While some Ohio residents may not encounter any difficulties creating a will, others may face several challenges with the task. For example, family members who become joint owners of a property that is left to them in a will can experience troubles if they disagree on how a property should be managed. These conflicts can become complex, especially when the property’s co-owners are tenants in common.

The legal term “tenants in common,” also known as tenancy in common, does not reference renting or leasing. Instead, the term refers to a form of joint property ownership. While the co-owners may be able to work out the plan on paper, difficulties often arise if the various co-owners disagree on how to use the property. For example, one owner may wish to turn the land into a pasture for animals while the other owner might want to use it to produce soybeans.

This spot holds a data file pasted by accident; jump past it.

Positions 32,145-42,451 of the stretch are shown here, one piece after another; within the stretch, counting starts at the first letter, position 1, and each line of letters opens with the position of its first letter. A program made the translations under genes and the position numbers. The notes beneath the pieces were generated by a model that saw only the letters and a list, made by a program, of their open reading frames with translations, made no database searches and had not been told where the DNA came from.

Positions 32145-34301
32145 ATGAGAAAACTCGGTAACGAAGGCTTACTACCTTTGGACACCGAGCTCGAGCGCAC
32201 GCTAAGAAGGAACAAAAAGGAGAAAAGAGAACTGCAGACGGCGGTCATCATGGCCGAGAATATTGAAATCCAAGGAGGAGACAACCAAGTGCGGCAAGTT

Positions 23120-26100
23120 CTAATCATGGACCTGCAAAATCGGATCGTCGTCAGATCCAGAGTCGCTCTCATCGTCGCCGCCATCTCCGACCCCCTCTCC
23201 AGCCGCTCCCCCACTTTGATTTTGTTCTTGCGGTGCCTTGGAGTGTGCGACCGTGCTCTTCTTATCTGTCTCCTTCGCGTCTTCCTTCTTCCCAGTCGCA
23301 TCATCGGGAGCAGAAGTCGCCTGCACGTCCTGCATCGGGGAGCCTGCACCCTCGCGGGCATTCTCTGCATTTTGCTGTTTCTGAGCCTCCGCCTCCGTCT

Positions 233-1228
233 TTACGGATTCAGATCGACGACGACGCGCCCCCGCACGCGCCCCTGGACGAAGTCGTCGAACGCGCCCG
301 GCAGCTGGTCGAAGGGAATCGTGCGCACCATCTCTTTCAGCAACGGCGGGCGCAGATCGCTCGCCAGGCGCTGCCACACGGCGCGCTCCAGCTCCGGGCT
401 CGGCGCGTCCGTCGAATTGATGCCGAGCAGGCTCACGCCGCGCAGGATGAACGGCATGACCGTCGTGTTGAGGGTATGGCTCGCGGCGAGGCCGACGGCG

Therefore, all the co-owners of the property, who each have a full right to possess the property, must unanimously agree on how it will be used. Even if there is a majority vote among the owners, just one owner’s veto could override any other owner’s use for the property. As a result, co-owners who cannot agree unanimously face a bitter deadlock.

When it comes to estate planning, leaving behind large assets, such as a family-owned business, farm or ranch can involve complexities that could lead to feuding among beneficiaries. To help prevent this scenario from occurring, an estate holder might consider speaking with an attorney who could assist them with their particular long-term estate planning goals. The attorney could also help individuals to set up trust agreements and show them how they could reduce their estate taxes and avoid probate.

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